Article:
We're now going to take a look at the surrounding viscera, a few organs that we can find surrounding the pancreas and we're going to start off with this part here which is the superior part of the duodenum. Now, the duodenum is part of the small intestine that virtually encapsulates the pancreas at approximately the level of the first lumbar vertebra. We see the superior part of the duodenum which is as you can see from our illustration located proximal to the head of the pancreas. This part of the duodenum is located anterior to the head of the pancreas.
We also see here another part of the duodenum known as the descending part. Now, beginning just after the superior duodenal flexure, the descending part of the duodenum extends until the inferior duodenal flexure. This part of the duodenum is also located in front of the pancreas and, as we saw previously, this part of the duodenum contains both the major and minor duodenal papillae.
The next part of the duodenum that we see here highlighted is known as the horizontal part. So, immediately after the descending part of the duodenum, we see the third part of the duodenum which is the horizontal part which begins just after the inferior duodenal flexure and this part of the duodenum passes transversely to the left below the head of the pancreas and in front of the inferior vena cava, the abdominal aorta and the lumbar vertebral column.
The next part of the duodenum that we are going to highlight is known as the ascending part of the duodenum. Also lying in front of the head of the pancreas is then this part which begins just after the horizontal part of the duodenum and extends up to the duodenojejunal flexure. Now, this part of the duodenum is the fourth and final part of the duodenum found at approximately the level of L2. If we add here a bit more of the structures, we can then see the jejunum. So this is the continuation of the duodenum and this is the middle portion of the small intestine that begins after the duodenojejunal flexure extending then to the ileum. In this illustration, we see only the first part of the jejunum that is located proximal and anterior to the pancreas.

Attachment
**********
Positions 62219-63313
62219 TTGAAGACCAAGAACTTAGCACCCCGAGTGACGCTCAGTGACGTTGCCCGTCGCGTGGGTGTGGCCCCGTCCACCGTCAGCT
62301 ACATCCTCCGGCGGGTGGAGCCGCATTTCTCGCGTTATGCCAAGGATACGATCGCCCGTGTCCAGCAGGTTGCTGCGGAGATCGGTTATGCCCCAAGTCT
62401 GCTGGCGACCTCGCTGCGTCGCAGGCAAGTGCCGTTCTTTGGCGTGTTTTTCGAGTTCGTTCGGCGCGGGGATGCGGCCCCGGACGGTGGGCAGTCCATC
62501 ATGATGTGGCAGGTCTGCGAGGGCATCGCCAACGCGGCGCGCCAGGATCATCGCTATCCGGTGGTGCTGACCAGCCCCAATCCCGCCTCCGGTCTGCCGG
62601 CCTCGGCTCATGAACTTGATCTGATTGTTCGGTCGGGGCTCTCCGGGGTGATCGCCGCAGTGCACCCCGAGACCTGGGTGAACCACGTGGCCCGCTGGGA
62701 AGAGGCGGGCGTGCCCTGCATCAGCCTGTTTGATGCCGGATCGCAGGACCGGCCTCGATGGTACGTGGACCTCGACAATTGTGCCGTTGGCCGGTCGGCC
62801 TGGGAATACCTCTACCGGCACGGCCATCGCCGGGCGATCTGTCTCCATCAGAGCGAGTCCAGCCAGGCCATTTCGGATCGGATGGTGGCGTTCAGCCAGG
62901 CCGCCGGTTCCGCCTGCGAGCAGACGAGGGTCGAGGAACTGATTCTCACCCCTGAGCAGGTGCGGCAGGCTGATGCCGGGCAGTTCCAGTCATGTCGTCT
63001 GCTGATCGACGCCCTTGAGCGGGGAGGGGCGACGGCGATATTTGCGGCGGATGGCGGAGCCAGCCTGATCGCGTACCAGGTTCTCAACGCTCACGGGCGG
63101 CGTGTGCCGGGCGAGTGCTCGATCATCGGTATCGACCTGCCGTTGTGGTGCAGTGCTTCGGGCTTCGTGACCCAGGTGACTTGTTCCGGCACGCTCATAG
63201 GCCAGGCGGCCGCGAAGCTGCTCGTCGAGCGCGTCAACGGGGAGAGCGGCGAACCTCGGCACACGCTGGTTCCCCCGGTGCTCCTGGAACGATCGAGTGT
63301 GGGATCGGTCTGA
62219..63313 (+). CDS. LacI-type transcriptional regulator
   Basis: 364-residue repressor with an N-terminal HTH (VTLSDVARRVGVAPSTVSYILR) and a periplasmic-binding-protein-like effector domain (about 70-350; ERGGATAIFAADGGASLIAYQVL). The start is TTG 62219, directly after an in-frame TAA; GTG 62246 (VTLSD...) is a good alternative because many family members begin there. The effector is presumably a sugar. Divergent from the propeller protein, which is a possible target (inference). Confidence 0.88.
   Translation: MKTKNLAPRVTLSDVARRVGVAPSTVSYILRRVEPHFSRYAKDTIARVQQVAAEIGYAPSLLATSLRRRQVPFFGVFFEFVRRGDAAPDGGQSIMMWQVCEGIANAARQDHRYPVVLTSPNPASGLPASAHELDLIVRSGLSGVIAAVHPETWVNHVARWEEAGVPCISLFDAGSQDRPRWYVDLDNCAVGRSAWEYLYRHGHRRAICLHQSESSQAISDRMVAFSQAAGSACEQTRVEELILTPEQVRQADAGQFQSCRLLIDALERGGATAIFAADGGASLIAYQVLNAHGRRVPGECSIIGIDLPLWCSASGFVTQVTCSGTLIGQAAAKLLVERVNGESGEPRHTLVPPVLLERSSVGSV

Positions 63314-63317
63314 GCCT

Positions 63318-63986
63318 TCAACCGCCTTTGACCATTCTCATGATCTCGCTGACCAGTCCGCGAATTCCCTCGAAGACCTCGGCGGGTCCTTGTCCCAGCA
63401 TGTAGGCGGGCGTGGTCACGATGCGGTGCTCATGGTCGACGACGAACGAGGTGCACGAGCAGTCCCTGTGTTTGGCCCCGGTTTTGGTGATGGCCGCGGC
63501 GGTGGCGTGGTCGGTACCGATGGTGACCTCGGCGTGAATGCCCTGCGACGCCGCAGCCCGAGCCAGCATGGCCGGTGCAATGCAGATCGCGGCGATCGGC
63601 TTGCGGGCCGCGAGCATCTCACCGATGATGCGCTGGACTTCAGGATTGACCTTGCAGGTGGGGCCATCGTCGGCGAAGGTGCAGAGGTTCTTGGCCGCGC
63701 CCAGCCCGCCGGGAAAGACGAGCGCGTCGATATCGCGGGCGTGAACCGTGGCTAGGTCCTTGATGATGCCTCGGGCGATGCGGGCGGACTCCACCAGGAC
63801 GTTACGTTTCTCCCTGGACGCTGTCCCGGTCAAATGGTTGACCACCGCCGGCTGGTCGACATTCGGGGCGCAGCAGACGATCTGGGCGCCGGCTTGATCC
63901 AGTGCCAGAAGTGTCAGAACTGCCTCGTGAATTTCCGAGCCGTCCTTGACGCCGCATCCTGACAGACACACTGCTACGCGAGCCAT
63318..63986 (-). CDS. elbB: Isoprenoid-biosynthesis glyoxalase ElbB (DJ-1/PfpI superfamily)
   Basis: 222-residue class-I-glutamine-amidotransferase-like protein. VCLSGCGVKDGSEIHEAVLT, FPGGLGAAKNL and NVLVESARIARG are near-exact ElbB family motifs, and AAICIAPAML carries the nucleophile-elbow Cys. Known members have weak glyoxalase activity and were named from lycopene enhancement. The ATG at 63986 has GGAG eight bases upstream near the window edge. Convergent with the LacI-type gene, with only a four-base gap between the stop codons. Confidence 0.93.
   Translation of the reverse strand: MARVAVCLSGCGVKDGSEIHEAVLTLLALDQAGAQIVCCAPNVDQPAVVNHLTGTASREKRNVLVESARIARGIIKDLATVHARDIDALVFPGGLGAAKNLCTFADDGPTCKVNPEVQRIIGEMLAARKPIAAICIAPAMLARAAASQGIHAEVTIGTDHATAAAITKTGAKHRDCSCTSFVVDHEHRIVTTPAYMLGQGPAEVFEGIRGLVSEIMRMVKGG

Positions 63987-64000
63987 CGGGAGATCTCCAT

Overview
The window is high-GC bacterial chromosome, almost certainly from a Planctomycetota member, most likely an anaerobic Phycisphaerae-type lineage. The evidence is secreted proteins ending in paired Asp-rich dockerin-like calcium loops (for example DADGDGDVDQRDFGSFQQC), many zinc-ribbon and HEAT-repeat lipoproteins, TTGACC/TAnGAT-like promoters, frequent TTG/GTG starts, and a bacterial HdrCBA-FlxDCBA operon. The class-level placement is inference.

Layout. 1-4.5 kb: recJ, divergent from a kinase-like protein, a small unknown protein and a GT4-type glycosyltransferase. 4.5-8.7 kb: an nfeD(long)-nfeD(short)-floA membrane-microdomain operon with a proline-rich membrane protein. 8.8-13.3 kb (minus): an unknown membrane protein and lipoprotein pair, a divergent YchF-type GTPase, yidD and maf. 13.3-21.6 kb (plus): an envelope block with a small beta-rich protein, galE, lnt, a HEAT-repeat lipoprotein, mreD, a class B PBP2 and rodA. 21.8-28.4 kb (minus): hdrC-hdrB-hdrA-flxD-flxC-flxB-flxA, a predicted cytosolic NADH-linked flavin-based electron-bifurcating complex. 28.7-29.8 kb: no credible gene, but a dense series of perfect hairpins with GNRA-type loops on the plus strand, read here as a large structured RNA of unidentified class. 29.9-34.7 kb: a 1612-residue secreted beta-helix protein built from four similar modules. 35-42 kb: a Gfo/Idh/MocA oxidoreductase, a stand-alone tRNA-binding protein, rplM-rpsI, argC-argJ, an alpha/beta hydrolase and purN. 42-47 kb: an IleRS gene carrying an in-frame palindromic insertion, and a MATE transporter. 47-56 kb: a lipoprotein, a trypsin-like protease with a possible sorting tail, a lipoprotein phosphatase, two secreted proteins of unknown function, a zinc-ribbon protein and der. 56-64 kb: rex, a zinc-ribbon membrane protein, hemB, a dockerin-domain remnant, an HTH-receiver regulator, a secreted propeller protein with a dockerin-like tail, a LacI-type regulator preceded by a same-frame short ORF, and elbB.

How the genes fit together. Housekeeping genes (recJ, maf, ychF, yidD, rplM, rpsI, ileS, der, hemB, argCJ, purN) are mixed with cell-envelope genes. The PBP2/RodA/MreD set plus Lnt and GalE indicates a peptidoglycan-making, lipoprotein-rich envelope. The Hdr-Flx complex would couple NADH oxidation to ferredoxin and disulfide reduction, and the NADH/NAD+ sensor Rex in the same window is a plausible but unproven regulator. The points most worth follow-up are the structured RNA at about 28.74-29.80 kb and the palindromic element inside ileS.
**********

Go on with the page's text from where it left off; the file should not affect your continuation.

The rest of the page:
In close relation to the pancreas, we see then these structures here, these organs which are known as the kidneys. So, on the left image, we see the left kidney and, on the right image, we see the right kidney highlighted in green. Now, the kidneys are retroperitoneal organs and the left is located posterior to the tail of the pancreas and the spleen, while the right is partially covered by the liver. Although in this illustration, we removed the liver in order to see the right kidney clearly.
Now, the next structures we're also going to be highlighting here are known as the suprarenal glands. So, on the top of both kidneys, you see the two suprarenal glands and the left one is in close relation with the tail of the pancreas as you can see here on this image while the right one is closer to the body of the pancreas.
Another structure we can see here clearly – and we see just a part here highlighted – is the diaphragm and the part of the diaphragm that we're highlighting here is the hepatic surface of the diaphragm. In our illustration, the liver has been removed revealing the inferior surface of this part of the diaphragm that is in contact with the superior surface of the liver.
Moving on to another structure here where we're going to be highlighting the splenic recess. On the left side of the diaphragm, we find this structure which is the essentially a recess of the omental bursa in which the spleen is housed and that is known as the splenic recess. Now, as you can see in our illustration, the spleen has been removed to then allow better view of this extension of the omental bursa.
Another cut here that we can see and we're highlighting which is part of a very important structure known as the esophagus. In our illustration, you can see part of the esophagus which is essentially a fibromuscular tube extending from the pharynx all the way to your stomach and as it passes through the esophageal hiatus of the diaphragm into then the abdominal cavity.
On the next slides, we're going to be talking about the different blood vessels that we can find here or near the pancreas. Now, we're going to move on and talk about the first one here which is known as the left gastric artery and notice here the highlighted structure. The left gastric artery arises from the celiac trunk – so the celiac trunk is here and the green structure highlighted is then the left gastric artery – ascending in the left gastropancreatic fold. Now, it runs along the cardiac portion of the stomach continuing along and supplying the lesser curvature of the stomach – still see here the left gastric artery highlighted in green on this image but now you can see then the stomach as well. This artery also gives of branches that supply the lower part of the esophagus as you can see here on this image where you see some of the branches highlighted.